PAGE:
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POST PURPOSE

How to move company purpose beyond empty platitudes

Sylvia Fleischer of German publishing house Droemer Knaur makes final adjustments on a huge bookshelf prior to the opening of the book fair in Frankfurt, October 5, 2010.
REUTERS/Kai Pfaffenbach
You have to get a little bit obsessed.
  • Alain Sylvain
By Alain Sylvain

Founder & CEO, SYLVAIN

Published Last updated

If you haven’t heard, companies care about purpose these days. They’re creating new roles like “chief purpose officer” (a whopping 650,000-plus results if you search LinkedIn for people with that title). Consultancies like mine, SYLVAIN, are taking on more and more projects helping brands craft their purpose. There is a seemingly no end to the supply of articles, conferences, books, and podcasts about corporate purpose, which is touted as the central pillar of success in 21st-century business. And 70% of Gen-Z and millennials believe a brand should have a purpose they personally believe in.

Welcome to the “Purpose Industrial Complex,” a web of strategic relationships between companies, consultancies, nonprofits, and governments that build appealing and profitable commercial brands through culturally relevant media narratives.

The world of business is drunk on “purpose.” Leaders have carefully written out their respective purposes (purposi?) and ensured everyone knows about them, from veterans like Ben & Jerry’s to the newest emerging startups. But has anything really changed? Could it be that drafting, adopting, and marketing a corporate purpose is mainly a self-indulgent exercise? Has purpose become a gratuitous accessory?

Beyond trustwashing

In truth, most of these players are leaning into purpose because they believe it resonates with consumers, employees and investors, not necessarily because they believe in it inherently within themselves. Companies are likely responding to trends and moments in culture to keep their brands top of mind, even though consumers have begun to see right through it. Worse than that, in our frenzy for purpose, we’re driving consumers to be more skeptical of brands and their motivations; 53% think brands “trustwash,” or aren’t as committed to helping society as they claim.

Could it be that drafting, adopting, and marketing a corporate purpose is mainly a self-indulgent exercise?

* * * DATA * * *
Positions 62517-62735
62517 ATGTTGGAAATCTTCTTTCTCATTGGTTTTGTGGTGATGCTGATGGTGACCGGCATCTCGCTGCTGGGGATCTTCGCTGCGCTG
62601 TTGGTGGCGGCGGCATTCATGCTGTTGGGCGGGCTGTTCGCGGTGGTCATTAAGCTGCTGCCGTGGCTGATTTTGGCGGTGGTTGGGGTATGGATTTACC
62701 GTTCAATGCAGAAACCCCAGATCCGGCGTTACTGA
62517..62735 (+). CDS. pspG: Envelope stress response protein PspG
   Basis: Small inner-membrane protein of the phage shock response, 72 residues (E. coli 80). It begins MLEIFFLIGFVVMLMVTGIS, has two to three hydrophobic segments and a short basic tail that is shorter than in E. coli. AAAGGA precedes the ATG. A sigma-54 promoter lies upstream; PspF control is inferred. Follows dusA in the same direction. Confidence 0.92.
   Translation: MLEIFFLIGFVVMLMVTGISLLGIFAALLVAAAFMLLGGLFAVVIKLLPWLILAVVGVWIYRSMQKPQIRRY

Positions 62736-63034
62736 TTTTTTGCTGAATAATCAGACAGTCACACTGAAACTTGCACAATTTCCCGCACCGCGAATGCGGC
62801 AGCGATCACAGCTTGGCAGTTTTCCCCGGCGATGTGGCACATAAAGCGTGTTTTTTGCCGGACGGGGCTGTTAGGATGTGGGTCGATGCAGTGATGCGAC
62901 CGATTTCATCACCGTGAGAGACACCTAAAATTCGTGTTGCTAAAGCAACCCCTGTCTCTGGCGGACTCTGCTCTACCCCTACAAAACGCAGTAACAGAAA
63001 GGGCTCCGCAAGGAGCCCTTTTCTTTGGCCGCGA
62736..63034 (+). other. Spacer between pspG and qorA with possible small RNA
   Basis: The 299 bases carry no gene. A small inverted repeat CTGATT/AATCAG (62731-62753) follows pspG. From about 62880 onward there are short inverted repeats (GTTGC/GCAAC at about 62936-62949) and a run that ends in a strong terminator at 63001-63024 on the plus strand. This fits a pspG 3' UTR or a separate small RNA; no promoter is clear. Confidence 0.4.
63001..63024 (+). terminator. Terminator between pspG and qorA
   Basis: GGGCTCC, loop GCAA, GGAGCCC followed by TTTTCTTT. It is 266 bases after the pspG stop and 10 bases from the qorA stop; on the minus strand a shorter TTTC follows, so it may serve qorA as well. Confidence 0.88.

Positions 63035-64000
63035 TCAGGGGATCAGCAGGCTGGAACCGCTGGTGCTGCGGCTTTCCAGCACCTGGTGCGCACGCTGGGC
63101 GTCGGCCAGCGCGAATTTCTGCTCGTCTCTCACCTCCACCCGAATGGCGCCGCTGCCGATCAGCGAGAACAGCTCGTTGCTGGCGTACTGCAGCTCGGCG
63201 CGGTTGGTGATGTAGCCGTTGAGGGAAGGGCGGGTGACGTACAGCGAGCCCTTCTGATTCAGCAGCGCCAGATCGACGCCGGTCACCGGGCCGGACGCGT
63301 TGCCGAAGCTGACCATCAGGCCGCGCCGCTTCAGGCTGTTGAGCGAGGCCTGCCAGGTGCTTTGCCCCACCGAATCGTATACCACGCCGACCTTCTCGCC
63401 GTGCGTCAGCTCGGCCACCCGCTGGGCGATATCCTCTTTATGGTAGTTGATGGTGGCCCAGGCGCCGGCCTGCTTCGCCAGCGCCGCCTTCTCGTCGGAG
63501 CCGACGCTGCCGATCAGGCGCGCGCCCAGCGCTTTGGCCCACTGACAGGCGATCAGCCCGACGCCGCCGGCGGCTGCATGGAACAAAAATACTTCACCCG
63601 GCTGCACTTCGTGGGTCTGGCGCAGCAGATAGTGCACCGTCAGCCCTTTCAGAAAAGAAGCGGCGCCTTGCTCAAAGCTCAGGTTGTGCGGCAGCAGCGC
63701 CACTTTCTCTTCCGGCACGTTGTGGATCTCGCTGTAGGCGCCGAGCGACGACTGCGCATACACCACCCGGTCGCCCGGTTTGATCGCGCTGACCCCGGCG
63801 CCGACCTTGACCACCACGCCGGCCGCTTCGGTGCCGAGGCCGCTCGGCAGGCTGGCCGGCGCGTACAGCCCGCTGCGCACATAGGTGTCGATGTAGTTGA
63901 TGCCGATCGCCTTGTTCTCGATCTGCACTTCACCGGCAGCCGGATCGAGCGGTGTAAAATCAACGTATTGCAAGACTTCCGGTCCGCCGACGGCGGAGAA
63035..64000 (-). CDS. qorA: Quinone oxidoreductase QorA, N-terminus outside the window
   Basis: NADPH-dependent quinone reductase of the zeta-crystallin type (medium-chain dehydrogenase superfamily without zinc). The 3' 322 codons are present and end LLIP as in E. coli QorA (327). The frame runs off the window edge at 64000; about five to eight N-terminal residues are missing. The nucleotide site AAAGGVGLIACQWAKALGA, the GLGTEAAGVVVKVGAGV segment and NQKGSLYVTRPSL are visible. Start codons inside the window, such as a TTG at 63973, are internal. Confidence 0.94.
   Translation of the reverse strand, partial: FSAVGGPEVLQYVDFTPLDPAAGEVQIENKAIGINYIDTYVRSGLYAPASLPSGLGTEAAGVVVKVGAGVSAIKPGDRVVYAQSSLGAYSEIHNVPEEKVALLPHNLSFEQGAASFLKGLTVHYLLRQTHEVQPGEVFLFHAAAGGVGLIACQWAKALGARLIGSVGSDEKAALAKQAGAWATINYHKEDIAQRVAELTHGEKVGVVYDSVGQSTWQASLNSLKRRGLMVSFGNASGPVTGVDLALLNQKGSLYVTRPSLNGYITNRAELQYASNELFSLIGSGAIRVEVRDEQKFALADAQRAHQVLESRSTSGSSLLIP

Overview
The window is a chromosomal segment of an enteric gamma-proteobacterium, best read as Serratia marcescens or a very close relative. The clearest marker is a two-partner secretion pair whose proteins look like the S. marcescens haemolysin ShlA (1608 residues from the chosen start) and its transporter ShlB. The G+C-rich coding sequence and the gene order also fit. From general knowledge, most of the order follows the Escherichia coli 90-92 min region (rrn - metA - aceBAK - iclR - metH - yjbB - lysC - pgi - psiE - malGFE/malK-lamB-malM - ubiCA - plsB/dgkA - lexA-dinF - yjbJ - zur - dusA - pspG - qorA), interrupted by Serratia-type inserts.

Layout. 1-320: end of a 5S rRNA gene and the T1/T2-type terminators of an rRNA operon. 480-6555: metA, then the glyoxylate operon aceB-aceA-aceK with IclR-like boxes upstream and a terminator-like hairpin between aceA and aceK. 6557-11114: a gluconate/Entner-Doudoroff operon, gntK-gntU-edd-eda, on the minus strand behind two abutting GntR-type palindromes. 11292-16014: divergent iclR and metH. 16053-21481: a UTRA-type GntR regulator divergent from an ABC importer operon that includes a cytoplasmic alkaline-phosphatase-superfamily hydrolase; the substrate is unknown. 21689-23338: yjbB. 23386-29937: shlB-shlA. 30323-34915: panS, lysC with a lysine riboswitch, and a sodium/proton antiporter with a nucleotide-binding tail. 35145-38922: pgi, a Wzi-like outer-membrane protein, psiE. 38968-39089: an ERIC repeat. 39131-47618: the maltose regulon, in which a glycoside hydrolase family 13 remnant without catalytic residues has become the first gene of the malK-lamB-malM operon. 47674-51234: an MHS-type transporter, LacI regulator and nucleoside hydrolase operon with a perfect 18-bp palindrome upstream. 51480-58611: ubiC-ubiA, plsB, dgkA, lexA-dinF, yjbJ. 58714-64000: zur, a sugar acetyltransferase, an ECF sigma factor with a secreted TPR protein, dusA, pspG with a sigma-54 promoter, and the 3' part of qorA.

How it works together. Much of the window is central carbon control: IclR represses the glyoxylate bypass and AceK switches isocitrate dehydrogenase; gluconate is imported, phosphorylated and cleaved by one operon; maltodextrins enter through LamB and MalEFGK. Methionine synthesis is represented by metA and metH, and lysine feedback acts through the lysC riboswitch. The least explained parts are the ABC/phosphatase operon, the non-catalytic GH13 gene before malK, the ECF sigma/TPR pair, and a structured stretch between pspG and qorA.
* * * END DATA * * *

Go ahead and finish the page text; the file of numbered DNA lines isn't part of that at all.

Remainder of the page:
And yet, purpose still matters. Where we’ve gone wrong is that many brands have turned it into a rhetorical exercise, without committing to any real, long-term action. A recent McKinsey study shows that while 82% of employees felt it was important for their companies to have a purpose, only 42% felt their company’s purpose statement had any impact.

In our collective obsession with purpose, we’ve lost sight of what takes it beyond words—beyond promises and memes.

How to properly obsess over purpose

 Instead of being obsessed with the idea of purpose, we should be obsessed with our own respective purpose. When channeled appropriately, that obsession is what will allow us to extinguish the outside distractions that can make “purpose” feel fluffy. It will guide every decision we make, in service of the greater potential.

The story of Patagonia comes to mind—it’s so often considered the poster child for all things purpose. But that’s a trap. What makes Patagonia unique is not that it’s purpose-driven, it’s that it is unendingly driven; it’s obsessed with its own purpose, which is focused squarely on protecting and preserving the natural world. The outdoor-clothing brand has made a number of bold moves over the past several years that put its obsession front and center, from Black Friday campaigns telling people NOT to buy their clothes, to becoming overtly political and suing the Trump administration for its actions regarding public lands, not to mention its self-imposed 1% Earth Tax.

Patagonia is an obvious case study in purpose, but don’t be fooled: it’s a less obvious example of corporate OCD, which is what allows it to express its purpose so powerfully and authentically.

When purpose and obsession are disjointed, a company’s vision becomes as solid as a house of cards. But when purpose and obsession are aligned, companies can shift from passive observers to active agents of change. The world desperately needs more of these agents, driven by a healthy obsession that moves us beyond today’s inadequate definition of corporate purpose and closer to something like progress.

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